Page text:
Quixotic idea becomes reality

The adjective quixotic (from Don Quixote) means exceedingly idealistic; unrealistic and impractical. Indeed. At first glance, the idea of bringing Quixotic to Homer was truly quixotic. The cost, the size, the tech requirements, the time — how could we? But we did it — with hundreds of supporters offering volunteer time as well as donated services and cash. Thank you, Homer, for supporting Homer Council on the Arts so we could take this quixotic idea and make it a reality. 

The seed of the idea to bring Quixotic to Homer was planted in the summer of 2011. The first step was grant writing and the first grant received was from the National Endowment for the Arts. They understood the quality of the show and the need for support in order to make it happen. Next was support from the Rasmuson Foundation and Alaska State Council on the Arts for round trip transportation from Kansas City to Alaska. Then Era Alaska sealed the deal for the tri-city tour (Anchorage, Homer, Fairbanks) with a 75 percent discount for in-state transportation. And Ocean Shores Motel did not hesitate to house the 16-person troupe for six nights. 

 Meanwhile the “Q Team” committed to raising the significant amount of money needed to ensure success. They worked for a year on fundraising and took leadership roles with all of the logistics: from local transportation, gear transportation, theater tech and meals. The Mariner Theatre’s set shop was a bee hive this past week with an endless supply of delicious food from homegrown vegetables and gourmet desserts to king crab legs feeding the entire ensemble and support team, three meals a day.  

A special thanks to the “Q Team”: Gary Thomas, Laura Patty, Joy Steward, Stu Schmutzler, Luanna Stoval and Jewels aka Karen East. And thank you, Mark Turner, who gave his time and cargo van to drive gear from Anchorage to Homer and all the way to Fairbanks. Thank you to the Homer High School for generously giving us free range for the week, utilizing the commons and theater to their fullest capacity.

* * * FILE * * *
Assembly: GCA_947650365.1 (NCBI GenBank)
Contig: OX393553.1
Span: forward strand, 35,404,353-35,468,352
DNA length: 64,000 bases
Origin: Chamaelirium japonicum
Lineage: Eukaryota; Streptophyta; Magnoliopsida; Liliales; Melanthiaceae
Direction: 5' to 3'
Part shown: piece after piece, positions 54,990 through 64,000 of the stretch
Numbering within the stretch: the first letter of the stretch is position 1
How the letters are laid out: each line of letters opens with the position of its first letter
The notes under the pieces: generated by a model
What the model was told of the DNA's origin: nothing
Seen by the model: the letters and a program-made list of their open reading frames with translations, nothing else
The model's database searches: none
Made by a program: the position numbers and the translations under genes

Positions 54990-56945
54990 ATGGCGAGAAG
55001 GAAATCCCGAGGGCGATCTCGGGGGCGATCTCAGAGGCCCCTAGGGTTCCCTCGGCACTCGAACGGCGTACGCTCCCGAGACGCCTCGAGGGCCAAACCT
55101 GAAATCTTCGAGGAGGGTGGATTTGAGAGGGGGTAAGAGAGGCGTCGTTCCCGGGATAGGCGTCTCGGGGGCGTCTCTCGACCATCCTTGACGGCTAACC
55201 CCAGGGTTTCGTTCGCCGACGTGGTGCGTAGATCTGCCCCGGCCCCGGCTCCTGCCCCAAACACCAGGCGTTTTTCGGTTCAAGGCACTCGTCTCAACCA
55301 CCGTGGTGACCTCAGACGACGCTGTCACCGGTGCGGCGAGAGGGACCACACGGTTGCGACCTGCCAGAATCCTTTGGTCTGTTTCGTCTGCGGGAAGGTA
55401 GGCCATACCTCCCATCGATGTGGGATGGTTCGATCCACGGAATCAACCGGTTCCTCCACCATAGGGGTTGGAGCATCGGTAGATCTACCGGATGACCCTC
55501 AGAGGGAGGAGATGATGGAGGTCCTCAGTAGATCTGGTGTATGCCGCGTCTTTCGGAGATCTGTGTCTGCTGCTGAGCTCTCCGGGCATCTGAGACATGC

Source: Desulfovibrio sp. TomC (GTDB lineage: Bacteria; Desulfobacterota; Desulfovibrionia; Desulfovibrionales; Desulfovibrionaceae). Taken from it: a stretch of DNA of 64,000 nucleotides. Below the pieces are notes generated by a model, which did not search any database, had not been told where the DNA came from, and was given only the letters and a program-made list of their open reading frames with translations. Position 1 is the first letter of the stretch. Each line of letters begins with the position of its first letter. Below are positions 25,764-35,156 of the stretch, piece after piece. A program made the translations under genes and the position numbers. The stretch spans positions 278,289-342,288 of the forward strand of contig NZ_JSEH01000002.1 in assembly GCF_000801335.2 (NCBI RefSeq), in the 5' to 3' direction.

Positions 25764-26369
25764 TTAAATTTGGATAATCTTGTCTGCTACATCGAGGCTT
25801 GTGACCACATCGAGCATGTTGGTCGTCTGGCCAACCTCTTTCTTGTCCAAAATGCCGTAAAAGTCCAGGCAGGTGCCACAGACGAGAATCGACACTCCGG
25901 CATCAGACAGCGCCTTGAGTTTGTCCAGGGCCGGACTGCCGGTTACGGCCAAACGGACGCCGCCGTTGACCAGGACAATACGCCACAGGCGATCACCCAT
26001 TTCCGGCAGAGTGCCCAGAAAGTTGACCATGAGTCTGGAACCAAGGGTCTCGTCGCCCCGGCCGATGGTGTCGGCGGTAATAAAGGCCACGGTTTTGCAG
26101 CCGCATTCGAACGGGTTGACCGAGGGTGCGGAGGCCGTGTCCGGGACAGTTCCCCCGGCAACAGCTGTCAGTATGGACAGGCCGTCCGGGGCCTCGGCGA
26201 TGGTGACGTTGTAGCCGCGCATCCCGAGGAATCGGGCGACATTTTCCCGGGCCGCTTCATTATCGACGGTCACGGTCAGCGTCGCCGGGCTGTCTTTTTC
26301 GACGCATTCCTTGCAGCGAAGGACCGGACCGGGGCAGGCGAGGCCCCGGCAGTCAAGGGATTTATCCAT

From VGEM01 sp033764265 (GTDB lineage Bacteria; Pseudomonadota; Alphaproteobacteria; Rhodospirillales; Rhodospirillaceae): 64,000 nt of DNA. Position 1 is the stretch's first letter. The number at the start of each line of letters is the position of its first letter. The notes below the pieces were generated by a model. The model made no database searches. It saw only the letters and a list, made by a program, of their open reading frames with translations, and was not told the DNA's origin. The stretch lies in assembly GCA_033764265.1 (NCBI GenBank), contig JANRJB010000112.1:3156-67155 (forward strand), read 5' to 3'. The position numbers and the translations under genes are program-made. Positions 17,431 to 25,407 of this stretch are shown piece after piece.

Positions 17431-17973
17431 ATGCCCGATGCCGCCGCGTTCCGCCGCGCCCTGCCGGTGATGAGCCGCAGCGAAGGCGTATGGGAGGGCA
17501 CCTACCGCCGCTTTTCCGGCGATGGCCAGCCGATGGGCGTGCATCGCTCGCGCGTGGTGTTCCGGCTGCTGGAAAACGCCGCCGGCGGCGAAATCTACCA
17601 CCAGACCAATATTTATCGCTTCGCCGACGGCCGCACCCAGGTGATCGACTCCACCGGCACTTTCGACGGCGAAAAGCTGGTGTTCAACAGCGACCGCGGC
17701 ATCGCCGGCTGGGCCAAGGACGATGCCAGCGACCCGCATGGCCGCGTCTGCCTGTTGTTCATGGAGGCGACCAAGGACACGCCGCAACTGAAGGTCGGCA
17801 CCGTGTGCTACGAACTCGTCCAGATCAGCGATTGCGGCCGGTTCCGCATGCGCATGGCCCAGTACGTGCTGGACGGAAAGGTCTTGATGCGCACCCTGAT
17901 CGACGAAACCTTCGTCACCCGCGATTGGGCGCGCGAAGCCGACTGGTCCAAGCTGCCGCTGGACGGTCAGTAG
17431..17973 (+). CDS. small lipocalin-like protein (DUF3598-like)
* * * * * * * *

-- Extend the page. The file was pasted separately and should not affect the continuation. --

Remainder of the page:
We had 1,500 Homer students and teachers in grades 3-12 (including students from the Russian Old Believer villages and schools in Nanwalek, Port Graham and Seldovia) come to the Mariner Theatre for assemblies. There were two evenings of dance and aerial workshops in the commons, and a very special performance at the Friendship Center organized by the Bunnell Street Arts Center. The thank-you list includes hundreds of people, businesses and foundations. Please take time to look at the list in the ad on page 14 of this week’s Homer News and thank these generous folks for supporting the arts.

 All of this was possible because Homer supported the emerging talents of our very own Homer-grown Mica Thomas, Quixotic’s artistic director. Teachers, parents, mentors and friends recognized potential and supported Mica’s interest. And Mica took full advantage of what Homer has to offer our youth. He went off to college for more and has come home to share with us the very talent he first developed here. The Quixotic ensemble has had a wonderful week experiencing Mica’s hometown and everyone wants to come back.

 Thank you to the HCOA membership. Your support is the foundation of Homer Council on the Arts, and thank you Homer for your appreciation and value of the arts. We hope everyone has been inspired to stretch into the realm of quixotic and discover what is really possible.

 Gail Edgerly, executive director

Homer Council on the Arts

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